Generally considered one of history's nastier pieces of work, Prince Vlad III of Wallachia (1431-1476) did much to earn his macabre nickname. The ruler of what is now Romania, he despised the Ottoman Empire for its attempts to invade his country, and for the cruel treatment he had received from them when imprisoned as a young man. He deliberately provoked war with them in 1459 by killing some envoys they had sent to him, and it was from this point that his capacity for cruelty reached its zenith. He killed tens of thousands of people, many of them through his favoured method of impaling. He also executed most of the boyar class of Wallachians, who had been responsible for the deaths of his father and brother; the remainder of his subjects were equally prone to the most atrocious punishments if they broke his laws. Invading Ottomans often saw 'forests' of rotting corpses impaled on spikes as they approached a large town or city, which was a deliberate method of psychological warfare. Vlad Tepes was famously depicted on a woodcut dining in front of such a scene.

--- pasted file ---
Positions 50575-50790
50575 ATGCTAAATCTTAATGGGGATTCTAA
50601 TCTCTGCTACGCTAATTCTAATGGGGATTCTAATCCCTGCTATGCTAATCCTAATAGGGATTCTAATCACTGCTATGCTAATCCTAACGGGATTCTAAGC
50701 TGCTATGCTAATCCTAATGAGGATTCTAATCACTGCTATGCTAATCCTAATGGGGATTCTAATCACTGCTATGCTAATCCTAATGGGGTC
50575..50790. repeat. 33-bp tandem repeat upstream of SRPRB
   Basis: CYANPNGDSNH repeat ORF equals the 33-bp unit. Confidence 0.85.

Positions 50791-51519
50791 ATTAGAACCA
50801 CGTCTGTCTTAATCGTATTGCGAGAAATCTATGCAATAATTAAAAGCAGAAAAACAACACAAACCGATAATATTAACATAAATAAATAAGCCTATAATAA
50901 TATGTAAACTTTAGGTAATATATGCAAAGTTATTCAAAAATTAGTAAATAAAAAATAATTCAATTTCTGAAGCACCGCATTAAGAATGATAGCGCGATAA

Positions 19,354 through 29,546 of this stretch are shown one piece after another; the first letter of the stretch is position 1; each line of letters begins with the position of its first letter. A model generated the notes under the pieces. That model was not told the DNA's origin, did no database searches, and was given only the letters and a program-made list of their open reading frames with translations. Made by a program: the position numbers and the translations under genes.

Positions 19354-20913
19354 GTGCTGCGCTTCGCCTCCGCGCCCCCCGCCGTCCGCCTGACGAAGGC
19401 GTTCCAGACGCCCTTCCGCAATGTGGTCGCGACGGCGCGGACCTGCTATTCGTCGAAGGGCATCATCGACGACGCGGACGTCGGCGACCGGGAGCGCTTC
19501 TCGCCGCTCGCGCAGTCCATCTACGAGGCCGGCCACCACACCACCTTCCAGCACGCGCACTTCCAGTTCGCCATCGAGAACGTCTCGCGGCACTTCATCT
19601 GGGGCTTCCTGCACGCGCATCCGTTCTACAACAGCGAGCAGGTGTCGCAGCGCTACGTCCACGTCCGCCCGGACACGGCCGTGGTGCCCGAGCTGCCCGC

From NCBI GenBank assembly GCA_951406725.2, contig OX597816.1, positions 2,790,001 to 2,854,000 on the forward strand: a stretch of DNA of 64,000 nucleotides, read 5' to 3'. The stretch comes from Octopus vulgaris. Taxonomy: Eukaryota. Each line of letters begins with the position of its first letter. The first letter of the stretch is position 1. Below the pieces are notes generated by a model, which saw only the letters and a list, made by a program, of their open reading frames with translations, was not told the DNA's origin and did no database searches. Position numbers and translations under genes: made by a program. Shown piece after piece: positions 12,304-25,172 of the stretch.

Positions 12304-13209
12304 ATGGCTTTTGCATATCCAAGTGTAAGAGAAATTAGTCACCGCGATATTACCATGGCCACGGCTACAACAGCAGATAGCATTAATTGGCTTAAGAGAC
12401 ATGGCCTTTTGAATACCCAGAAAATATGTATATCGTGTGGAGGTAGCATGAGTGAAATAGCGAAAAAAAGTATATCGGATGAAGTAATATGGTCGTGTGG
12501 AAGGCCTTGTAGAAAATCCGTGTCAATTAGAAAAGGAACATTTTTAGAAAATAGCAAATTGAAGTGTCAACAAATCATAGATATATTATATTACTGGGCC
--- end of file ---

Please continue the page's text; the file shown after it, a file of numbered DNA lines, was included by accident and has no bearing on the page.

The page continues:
In present day Romania, he is viewed as something of a national hero for his fierce defence of the country, but most of the world now associates him with 'Dracula', the most famous of vampires. From the 17th Century, reports of vampirism began spreading throughout Europe, many of them from Romania. Bram Stoker would have been aware of this, and it is thought that the cruel figure of Vlad the Impaler proved a natural source of inspiration. In the book, he is not explicitly linked to the character of Dracula, but many adaptations have connected the two; perhaps the most famous example is Francis Ford Coppola's 'Bram Stoker's Dracula' (1992). This romantic version also involved the story of Vlad Tepes' first wife, who really did commit suicide.